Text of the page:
Over the next two months, I didn’t work out very much. I couldn’t. The weeks after Lake Placid I was hanging on by a thread – functioning just enough to coach my athletes, which was pretty much all the energy I could muster. I saved my sanity with a few trips to the mountains that would leave me depleted for days after. I had headaches. Couldn’t sleep. My brain felt like it was working half the time, at best. It felt like I couldn’t breathe no matter how much I rested or how much I stayed still. I was having heart palpitations that had me concerned. There were days I barely had energy to walk Ramona. 

After *many* different doctor appointments and thousands of dollars I had been told:

-I was fine, I just needed to rest. 

-Are you sure you’re not pregnant?

-I had anxiety.

-Are you sure you’re not pregnant?

-I had asthma.

-I had acid reflux. 

-I had allergies.

-No really, are you sure you’re not pregnant?

In case you can’t tell, for the love of god, I wasn’t pregnant, and I have 8 million tests to prove it, hahaha. 

Admittedly, this all was made more complicated than it already had to have been, by two factors – one, I had just relocated to a new state. I had no background with any doctors. They didn’t know me from Joe Schmo, and it’s really more difficult than it should be to explain to a doctor the lifestyle of a professional triathlete. The second factor was that several of my symptoms, namely the breathing issues, heart palpitations, and sleeping trouble, had been ones that I had been going to a doctor regularly for since, ready for this? 2017!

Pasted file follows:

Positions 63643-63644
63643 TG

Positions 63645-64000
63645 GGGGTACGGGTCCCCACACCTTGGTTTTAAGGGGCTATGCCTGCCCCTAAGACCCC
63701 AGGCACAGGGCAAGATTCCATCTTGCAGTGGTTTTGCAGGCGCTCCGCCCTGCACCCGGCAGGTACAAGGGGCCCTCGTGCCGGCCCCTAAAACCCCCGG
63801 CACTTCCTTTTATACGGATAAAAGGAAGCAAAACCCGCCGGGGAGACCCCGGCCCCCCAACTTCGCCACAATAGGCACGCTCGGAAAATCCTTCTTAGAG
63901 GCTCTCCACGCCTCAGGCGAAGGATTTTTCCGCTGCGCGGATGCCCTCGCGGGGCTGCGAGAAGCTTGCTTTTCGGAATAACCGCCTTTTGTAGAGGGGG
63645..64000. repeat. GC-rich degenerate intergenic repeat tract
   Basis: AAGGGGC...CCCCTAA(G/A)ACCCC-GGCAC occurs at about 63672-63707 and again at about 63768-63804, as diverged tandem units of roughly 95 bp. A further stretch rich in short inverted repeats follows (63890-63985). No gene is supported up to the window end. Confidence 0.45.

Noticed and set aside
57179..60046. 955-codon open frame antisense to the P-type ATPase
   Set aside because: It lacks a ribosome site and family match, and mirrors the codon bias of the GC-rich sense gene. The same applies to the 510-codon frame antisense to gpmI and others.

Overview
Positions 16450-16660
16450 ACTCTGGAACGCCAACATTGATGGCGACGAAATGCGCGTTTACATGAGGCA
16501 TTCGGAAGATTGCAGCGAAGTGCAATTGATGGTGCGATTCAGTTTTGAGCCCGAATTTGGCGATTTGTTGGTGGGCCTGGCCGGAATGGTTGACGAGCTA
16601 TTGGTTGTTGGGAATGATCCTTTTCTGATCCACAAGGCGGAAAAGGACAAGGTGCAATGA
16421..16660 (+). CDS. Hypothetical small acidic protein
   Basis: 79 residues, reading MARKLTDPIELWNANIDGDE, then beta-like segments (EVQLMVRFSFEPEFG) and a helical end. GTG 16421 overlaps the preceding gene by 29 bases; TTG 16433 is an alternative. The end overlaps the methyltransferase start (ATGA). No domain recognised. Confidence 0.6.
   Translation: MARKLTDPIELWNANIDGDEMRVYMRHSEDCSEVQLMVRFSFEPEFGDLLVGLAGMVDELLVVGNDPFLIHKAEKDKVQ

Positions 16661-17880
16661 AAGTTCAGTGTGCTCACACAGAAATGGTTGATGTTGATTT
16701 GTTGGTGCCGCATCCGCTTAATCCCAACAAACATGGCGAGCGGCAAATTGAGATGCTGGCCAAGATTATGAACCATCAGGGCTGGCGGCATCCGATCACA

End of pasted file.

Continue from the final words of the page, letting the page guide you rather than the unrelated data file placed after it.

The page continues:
Yes, it was back in 2017 when I started feeling… So every 6 months or so I’d land in my PCP office, they’d run the bloodwork, do an EKG, chest X-ray, allergy tests, pulmonology tests, and maybe some others, and everything would come back: I’m healthy as a clam. And since 2017, I was feeling mostly better. Every 4-6 weeks I’d have a few days where I’d feel awful, but it became habit to blame aging and hormones and attribute it to that. The only thing that never ebbed and flowed, but stayed consistent, was this sensation in my lungs when I would breathe very deeply, I’d feel a “catch” of sorts, almost like a sense of fluid or something ever so slightly in my lungs. Of course, if you google fluid in your lungs, it’s terrifying. But the tests were always fine, so again, must be hormonal? Must be the fact that I exercise so much my lungs work differently? 

This summer, in my myriad of initial testing I had a Lyme test done. The initial screen was positive. Stop the presses! I had come back to Lyme through the years, though my test in 2017 was negative. The CDC prescribes a two tier testing method for Lyme though, and my second test was negative – nope, couldn’t be Lyme then, the doctor at Dartmouth tells me. But….I am around ticks. All the time, I tell her. I can remember a time camping where we laid in the tent and counted tens of ticks crawling along the outside. I have a dog and I’m constantly picking ticks off her, and myself. I pulled a tick off the back of my head literally on July 23rd! One of my hobbies is crawling around in the woods, and I have lived in the mid-atlantic and northeast – where ticks are booming (thanks, climate change), my whole life. Nope, she says, not Lyme.

Me doing typical activities, bushwhacking in the woods around ticks.

Two weeks later though, another test came back positive (pro tip – you can get yourself a very valid and FDA approved test from CVS if the doctor won’t order one), and the new doctors I have found think, of course it’s Lyme!

Over the next month I encounter:

-Doctors who think Lyme testing is 100% valid.

-Doctors who think Lyme testing has a lot of holes.

-Doctors who think Lyme testing is mostly useless.

-Doctors who think 2 weeks of antibiotics cures Lyme.

-Doctors who think 3 weeks of antibiotics cures Lyme.

-Doctors who think 4 weeks of antibiotics cures Lyme.

-Doctors who think antibiotics and herbs can cure Lyme.

-Doctors who think herbs cure Lyme.

-Doctors who think Lyme is never cured.

I could go, but you get the point. 

This NYT piece is a really good read and while my struggle (knock on wood) seems to be less harrowing than his, it speaks to many of the feelings I have had through this process.